Make them engage in purposeful work that hit a larger goal:
Engaging in meaningful work is the foremost priority of millennials. JD is what entices the workforce so it’s important to take a hard look at the job description; process-oriented work is most likely to gain attention for a long time. Money isn’t the only thing driving force rather the work has to be meaningful. It is imperative for organizations to make sure to tie their job into the big picture and help the company fulfill its goals.
Offer transparent & performance-based pay:
These Millennial’s, like other generations are money-motivated, They expect to be fairly compensated, and they grew up with much more access to salary information – on the Internet and through their peers — than earlier generations had.
To retain these Millennial’s, companies need to move away from seniority-based, work-with-the-middle-of-pack approach, and individualize compensation,
and if you want Millennials to stay with your company, never stop offering them, performance based pay and opportunities to add more value and receive greater compensation in return.
Set a pace for rewards.
Millennia’s need to feel that they’re progressing in their field of work; they expect re-enforcement and spot bonuses. They expect to progress through titles and quickly to begin accommodating these preferences with blowing payroll.
Considering bonus strategy — Instead of giving a 3 percent annual raise — Provide a 1 percent increase every four months.
Proving the right Benefits and flexibility in job:
Office culture that promotes work-life balance (the norm these days) as the young generation respond positively to work flexibility. Due to the gig economy, the conventional 9-5 work is no longer the norm. It also encourages creativity and innovation.
To sum up, have an open door policy (sounds cliché but hardly practiced) which gives employees a sense of inclusiveness. Also, companies need to look beyond the ‘millennial’ reputation as job hoppers and focus more on their potential.
Providing guidance and creating opportunities for career development:
Millennial’s prefer bosses or managers who can coach them, guide them and at the same time give them trust and freedom to work on their own manner. And this requires clear disciplined communication, a mix of educational and motivational steps and apt mentor ship. Their skills set system allowing employees to get certified and attain a pay hike accordingly.
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by Raghu Nandhan | Sep 11, 2019 | Blog, Employee Engagement, Talent Acquisition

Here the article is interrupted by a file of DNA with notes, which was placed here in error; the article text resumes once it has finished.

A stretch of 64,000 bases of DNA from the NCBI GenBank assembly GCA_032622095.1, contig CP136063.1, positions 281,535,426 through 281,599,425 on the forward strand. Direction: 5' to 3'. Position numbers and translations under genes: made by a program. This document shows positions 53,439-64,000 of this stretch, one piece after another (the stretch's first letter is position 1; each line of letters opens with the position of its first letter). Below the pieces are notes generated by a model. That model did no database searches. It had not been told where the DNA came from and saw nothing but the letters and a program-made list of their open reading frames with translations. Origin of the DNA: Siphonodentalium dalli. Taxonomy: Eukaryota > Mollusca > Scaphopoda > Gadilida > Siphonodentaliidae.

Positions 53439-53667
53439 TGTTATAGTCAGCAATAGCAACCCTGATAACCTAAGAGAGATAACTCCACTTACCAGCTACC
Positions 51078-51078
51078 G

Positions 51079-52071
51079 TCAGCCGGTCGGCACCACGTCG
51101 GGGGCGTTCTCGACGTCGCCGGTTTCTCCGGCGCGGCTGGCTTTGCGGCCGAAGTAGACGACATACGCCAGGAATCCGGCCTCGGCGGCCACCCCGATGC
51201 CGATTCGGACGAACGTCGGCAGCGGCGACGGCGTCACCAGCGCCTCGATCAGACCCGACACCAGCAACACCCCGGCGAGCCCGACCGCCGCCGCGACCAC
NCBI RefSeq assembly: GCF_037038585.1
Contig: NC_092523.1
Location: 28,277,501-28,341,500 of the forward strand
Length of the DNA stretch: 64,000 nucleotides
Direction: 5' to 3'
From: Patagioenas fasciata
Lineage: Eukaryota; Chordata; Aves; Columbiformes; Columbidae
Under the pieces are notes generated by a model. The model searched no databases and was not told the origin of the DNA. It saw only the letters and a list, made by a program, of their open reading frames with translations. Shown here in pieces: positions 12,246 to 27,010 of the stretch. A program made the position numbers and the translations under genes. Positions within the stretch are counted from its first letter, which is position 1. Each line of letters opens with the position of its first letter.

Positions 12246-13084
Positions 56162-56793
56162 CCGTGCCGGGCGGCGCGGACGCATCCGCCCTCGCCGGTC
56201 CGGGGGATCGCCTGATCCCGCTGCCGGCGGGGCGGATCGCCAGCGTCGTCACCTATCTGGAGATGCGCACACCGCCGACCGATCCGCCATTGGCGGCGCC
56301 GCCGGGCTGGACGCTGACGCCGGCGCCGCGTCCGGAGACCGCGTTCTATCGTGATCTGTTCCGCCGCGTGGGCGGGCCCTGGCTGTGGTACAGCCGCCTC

There are always certain vacancies in every organization for which employers are not sure whether to hire a permanent employee or not. This dilemma can be resolved by Temp-to-hire services.
The growing trend for employers in recent years has been to use staffing services to fill their open position through a temp-to-permanent or temp-to-hire strategy. The benefit to the employer is the opportunity to test-drive the relationship between the candidate and his job role before making the full-time commitment to him.
Temp-to-hire position is something where the job candidate is typically paid on an hourly rate for specified contract duration. Following that contract duration, the employer of the company or the end client that has hired the candidate has the option to convert him/her as a permanent employee.
In most of the cases, there are 3, 6, 9 or maybe 12 months temp-to-hires, 3-6 months being the most common contract duration.
With the help of Temp to hire services, it’s easier for the clients to test and judge the capability of the candidate. By doing this, the clients can get the right match to the position, by observing and testing the needful skills and qualities of the candidate.
Here are few advantages of temp-to-hire services in the perception of the job-seeker:
Whether you are between successes or embarking on different ventures such as looking at starting a Business, having a contract can sometimes generate immediate income for you in a short term.
Try Before Buy
Buy taking on temp to hire opportunity, you can work for an organization and see if you enjoy the work culture, the team, the work before you actually look at potentially working for this employer on a full-time basis.
Foot in the Door
This role may end up going permanent. So it’s a great way to get your foot in the door with an organization.
You keep your experience relevant and current by taking on a contract opportunity.
You can increase your experience and knowledge base in a particular area. This will be especially true to new comers in a country or to people who are looking to make a complete carrier change.
May Pay more
Typically with contracting, the employers pay a bit more. The reason for this is because they are compensating for lack of extra benefits that contract employees are eligible for.
This is the opportunity to network and meet new people. You never know who you might end up meeting who could be the lead to your dream job.
Easier to Find Job
It’s usually easier to find a job when you are already working. For many recruiters, the Holy Grail is the passive job seeker. So if you are working on a contract, most likely you are going to be targeted more by the recruiters.
Because contracting tends to be a less desirable option than working permanent full- time role, there is less competition in the market place for people who are looking for contract opportunities and with less competition, better your odds are for getting the interview and even getting the job.
There is no way that an employer can truly vet a job seeker effectively in any interview scenario, but temp- to-hire strategy gives you days and weeks to watch someone in action and truly see their skills and most importantly their work ethic.